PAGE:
Away on Monday announced that Stuart Haselden, Lululemon's chief operating officer and executive vice president of international, will take over the CEO spot from Away co-founder Steph Korey, effective Jan. 13, 2020.
Korey will become executive chairman. Haselden will join Korey and co-founder Jen Rubio on the board of directors. Haselden has been with Lululemon since 2015, when he joined as chief financial officer, according to a company press release.
The shuffle comes just days after an investigative report by The Verge into Away's company culture, in which Korey was heavily featured. The publication spoke to former employees who described a "culture of intimidation and constant surveillance" at the startup, that reportedly often involved Korey, who was "infamous for tearing into people on Slack."
Away may be flying through some turbulence right now, but Haselden's navigated rough skies before. He was one of three leaders at Lululemon in charge of the CEO search after Laurent Potdevin resigned amid conduct issues. The result was Calvin McDonald, lured away from Sephora, where he had served as CEO of the Americas.
"We're grateful for Stuart's leadership and commitment to lululemon, and we appreciate the role he played to build our infrastructure and support our international growth," McDonald said in a statement. "He's helped us develop senior leaders across the organization who are ready and able to take on additional responsibilities."
At the same time, Lululemon announced that Chief Technology Officer Julie Averill and Chief Supply Chain Officer Ted Dagnese will join the company's senior leadership team, effective immediately, and report directly to McDonald.
Away gains an executive with experience growing a popular business. Haselden helped Lululemon double its revenues during his five years at the company and increase its market cap by nearly $25 billion (from $6 billion to almost $30 billion). He also has experience at J. Crew, where he served as chief financial officer, and Saks.
Away's founders made no reference to The Verge investigation in the press release, though Korey did post a statement Friday on Twitter about the story, apologizing for the things she had said in the past and admitting she had "made mistakes."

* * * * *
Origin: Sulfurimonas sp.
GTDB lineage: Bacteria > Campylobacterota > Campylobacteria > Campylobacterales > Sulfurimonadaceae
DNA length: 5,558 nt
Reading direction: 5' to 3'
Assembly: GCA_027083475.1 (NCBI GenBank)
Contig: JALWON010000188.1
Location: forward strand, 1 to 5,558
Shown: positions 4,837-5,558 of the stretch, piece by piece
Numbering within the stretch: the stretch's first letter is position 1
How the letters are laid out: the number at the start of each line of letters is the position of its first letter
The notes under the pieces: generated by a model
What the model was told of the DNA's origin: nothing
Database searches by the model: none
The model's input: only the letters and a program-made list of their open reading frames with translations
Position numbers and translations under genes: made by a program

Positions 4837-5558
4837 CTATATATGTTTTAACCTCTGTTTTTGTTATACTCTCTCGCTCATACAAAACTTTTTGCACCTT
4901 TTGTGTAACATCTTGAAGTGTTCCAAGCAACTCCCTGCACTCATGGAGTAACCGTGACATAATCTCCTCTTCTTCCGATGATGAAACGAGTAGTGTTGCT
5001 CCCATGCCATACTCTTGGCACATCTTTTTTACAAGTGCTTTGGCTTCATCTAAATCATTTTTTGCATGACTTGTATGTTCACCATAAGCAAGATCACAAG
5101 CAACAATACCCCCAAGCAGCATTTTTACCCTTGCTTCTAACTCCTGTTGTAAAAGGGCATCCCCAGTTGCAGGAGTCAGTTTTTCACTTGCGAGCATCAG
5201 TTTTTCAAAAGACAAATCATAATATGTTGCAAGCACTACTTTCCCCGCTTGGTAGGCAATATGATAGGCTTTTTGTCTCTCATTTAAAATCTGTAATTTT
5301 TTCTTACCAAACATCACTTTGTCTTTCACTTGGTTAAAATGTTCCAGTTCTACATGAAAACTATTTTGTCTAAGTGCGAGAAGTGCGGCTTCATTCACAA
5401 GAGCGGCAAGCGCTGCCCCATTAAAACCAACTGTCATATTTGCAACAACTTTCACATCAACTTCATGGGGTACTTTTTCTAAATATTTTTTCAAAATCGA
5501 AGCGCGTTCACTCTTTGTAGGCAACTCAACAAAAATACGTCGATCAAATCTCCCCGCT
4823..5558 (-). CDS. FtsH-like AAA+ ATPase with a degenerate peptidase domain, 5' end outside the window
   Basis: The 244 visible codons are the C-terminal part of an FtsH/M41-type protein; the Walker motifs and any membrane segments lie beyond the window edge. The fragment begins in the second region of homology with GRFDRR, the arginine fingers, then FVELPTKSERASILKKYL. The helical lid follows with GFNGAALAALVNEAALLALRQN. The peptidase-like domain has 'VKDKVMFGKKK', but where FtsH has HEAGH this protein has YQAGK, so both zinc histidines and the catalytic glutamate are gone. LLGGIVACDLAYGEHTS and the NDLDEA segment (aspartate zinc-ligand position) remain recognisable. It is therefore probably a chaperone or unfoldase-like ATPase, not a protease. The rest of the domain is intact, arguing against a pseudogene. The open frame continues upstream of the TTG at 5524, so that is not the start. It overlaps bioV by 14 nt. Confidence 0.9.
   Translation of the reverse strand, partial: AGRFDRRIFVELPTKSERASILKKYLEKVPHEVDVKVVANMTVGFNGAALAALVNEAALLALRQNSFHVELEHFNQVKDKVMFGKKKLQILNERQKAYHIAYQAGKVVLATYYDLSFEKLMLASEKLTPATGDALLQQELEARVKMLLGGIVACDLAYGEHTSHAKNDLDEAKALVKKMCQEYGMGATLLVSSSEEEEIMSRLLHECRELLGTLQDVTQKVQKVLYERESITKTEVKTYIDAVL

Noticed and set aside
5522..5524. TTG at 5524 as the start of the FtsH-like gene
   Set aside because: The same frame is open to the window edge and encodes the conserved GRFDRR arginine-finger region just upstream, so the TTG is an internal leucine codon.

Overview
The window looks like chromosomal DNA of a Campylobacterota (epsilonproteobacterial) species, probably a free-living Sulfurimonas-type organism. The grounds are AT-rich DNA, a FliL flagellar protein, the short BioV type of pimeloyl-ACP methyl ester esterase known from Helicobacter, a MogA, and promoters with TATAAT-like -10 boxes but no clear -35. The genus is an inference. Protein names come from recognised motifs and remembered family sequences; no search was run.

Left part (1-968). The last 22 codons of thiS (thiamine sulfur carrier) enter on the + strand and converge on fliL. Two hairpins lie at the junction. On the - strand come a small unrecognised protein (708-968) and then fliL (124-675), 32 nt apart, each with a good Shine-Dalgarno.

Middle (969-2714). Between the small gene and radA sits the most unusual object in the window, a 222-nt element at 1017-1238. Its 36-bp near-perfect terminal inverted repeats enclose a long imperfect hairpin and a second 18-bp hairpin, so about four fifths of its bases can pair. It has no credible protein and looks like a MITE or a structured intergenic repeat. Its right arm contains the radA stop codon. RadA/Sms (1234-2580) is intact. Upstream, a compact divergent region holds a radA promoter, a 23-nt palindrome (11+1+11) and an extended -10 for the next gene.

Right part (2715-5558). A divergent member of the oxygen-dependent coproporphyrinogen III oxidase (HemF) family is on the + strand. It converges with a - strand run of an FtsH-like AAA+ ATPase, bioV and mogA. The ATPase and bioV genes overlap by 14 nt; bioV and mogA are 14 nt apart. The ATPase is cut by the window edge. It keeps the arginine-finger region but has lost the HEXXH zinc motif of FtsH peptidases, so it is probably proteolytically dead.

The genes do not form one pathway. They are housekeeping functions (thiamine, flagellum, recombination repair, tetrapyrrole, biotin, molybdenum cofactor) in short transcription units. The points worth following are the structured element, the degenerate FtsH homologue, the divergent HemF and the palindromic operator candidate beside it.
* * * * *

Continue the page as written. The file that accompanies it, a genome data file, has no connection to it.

"What you read in the article doesn't reflect the company we want to be; and we will continue to work to improve," Korey wrote. "I want to be clear that the Away I am committed to is one where we set the highest standards for how we treat our people and help them grow. I want all of our employees to hold me, and the entire leadership, accountable to that."
Just three days after the feature, came the announcement that Haselden will be taking over her role, bringing "invaluable expertise as Away enters its next phase of growth," Korey said in a statement. Rubio alluded to "the experience and leadership we need for long-term success," but neither acknowledged the cultural firestorm described by The Verge.
It's been a record year of CEO departures — and high-profile ones as well. In 2019 alone, CEOs have either already stepped down or announced their resignation from Nike, Under Armour, Bed Bath & Beyond, Best Buy, Tapestry and Gap.
In announcing its own CEO swap, Away highlighted its successes this year, including reaching unicorn status in May, and its plans for more brick-and-mortar stores, international expansion and entry into new categories, including "travel apparel and travel wellness."
"In just under four years, Jen and Steph have built an exciting and disruptive brand that has redefined how people look at travel," Haselden said in a statement. "When they first approached me about joining, not only was I overwhelmed by the impressive company that Away is today, but also the huge potential that lies ahead."